The 90-day Limit

Aug 28, 2014 by

          Having to cancel my one-way ticket to Paris taught me that research is certainly required when embarking on a months-long European adventure. I wanted to be all go-with-the-flow about it, arrive in Paris and either stay there or proceed through Europe until my money runs out, but France is def not cool with that. Canadians in France have a 90-day limit. Before I booked my now cancelled flight, I knew I could be in France for no more than 90 days without a visa, but that’s where my research stopped and my flight scan began! Thus, I did not know the 90-day limit came with additional stipulations until I excitedly told a friend at work that I had bought a one-way.

          “You’re crazy! You can’t fly one way into Paris!” she shrieked.

          “Of course I can!” I said with a nonchalant wave of my hand.

          “No, you can’t. You have a Canadian passport,” she clarified.

          Oh, she meant literally. “I’m sorry, what?” I responded in confusion.

          “You’re not an EU citizen,” she reminded. (Yeah, thanks to Italy. #notstillbitteratall) “You have to have proof that you’re leaving.”

          I was on the phone with Toronto’s Consulate General of France within minutes. When I asked if I’d have a problem entering France with a one-way ticket while travelling with a Canadian passport, I was directed to the Consulate General of France in Washington, which directed me back to the Consulate General of France in Toronto. I gave up on the peeps that are paid to know this shit but don’t, and called Air Transat instead. I waited on hold for an hour and a half, but I got my answer.

          “We can sell you the one-way – ” the agent on the phone began.

          No shit, I thought. They had already done that.

          “ – but we’re not responsible if you’re refused entry into the country upon landing,” she continued.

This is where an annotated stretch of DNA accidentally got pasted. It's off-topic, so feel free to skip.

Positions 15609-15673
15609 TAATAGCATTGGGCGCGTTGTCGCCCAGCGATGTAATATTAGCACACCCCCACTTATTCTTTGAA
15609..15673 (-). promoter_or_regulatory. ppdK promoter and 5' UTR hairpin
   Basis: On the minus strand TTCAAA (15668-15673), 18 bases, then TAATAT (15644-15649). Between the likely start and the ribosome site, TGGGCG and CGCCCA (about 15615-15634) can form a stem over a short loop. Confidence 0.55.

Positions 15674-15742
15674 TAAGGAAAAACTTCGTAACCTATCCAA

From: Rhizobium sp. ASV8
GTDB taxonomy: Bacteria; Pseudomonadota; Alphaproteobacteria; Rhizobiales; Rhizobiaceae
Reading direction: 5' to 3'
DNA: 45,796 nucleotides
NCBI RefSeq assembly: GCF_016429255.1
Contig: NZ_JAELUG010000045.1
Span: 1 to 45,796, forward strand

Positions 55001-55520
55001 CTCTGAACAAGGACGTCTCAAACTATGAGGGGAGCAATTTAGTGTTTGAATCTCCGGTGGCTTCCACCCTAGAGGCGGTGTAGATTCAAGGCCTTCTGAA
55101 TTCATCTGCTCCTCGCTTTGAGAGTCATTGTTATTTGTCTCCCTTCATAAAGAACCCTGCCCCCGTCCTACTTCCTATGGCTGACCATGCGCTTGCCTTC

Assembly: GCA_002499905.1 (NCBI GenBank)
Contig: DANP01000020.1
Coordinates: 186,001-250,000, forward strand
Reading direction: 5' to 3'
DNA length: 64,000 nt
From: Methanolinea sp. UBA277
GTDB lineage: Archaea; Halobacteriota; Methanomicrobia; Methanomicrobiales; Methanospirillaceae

Oh, so they’ll fly me there, but I’m subject to questioning. Cool.

          “You have to know what to say when you arrive,” she said.

          “What do you mean?” I asked.

          “Well, why are you travelling one way? Are you visiting other countries, but you’re just not sure where else you want to go yet?” she questioned.

          “Yeah, exactly. I know I can’t be in France for more than 90 days without a visa, but I haven’t decided when – within the 90 days – I’m leaving or where I’m going from there,” I told her.

          “Then that’s what you have to tell immigration, but it’s up to them whether or not they believe you,” she warned. “If they think you seem like someone who might like France enough to stay, they aren’t going to let you in.”

          Dot, dot, dot . . .

          I’m not going to set up camp in France, but I know I’ll be too excited to be there to convince any immigration officer otherwise. I can see me now: “Bonjour, friend! . . . No, no, I’m not moving here. I’m just not sure when I’m leaving . . . Let me explain: I have this blog. It’s called The Happiness Experiment, and this is my dream trip, so – ”

          Back.

          To.

          Canada.

          “I’d like to refund my ticket, please,” I told the agent on the phone.

          In trying to figure out a way to make this trip happen without a definite return date, because I don’t want to be on a time constraint, I hit up Google to clarify how the 90-day limit works. I was determined to find a loophole, because what if I really liked Paris and wanted to stay longer than 90 days? There had to be a way, such as my oh-so-clever idea to leave France for a weekend to reset my 90-day count. In retrospect, if that were possible, I or anyone else could basically live in France by taking weekend getaways to neighbouring countries every few months. Clearly, I’m new.

          The 90-day limit applies to 26 European countries, known together as the Schengen zone: Austria, Belgium, Czech Republic, Denmark, Estonia, Finland, France, Germany, Greece, Hungary, Iceland, Italy, Latvia, Liechtenstein, Lithuania, Luxembourg, Malta, Netherlands, Norway, Poland, Portugal, Slovakia, Slovenia, Spain, Sweden, and Switzerland. At first, I thought this was great! I thought this allowed Canadians up to 90 days in each of these countries without a visa. Ha! How naïve. More research revealed that the 90-day limit applies to all Schengen countries collectively. After 90 days, I have to leave the entire zone. Furthermore, the 90-day limit holds firm for any 180-day period. Having just gone to Italy for eight days at the beginning of August, my count is already down to 82. Depending on how lax both the last country I visit in the Schengen zone and the immigration officer I encounter upon exit are, overstaying my visit could have no consequence at all, get me detained, or result in me being marked an illegal immigrant. Knowing my travel/life history, I would so be that person who gets permanently locked out of Europe. Evidently, I need a rough itinerary.

 
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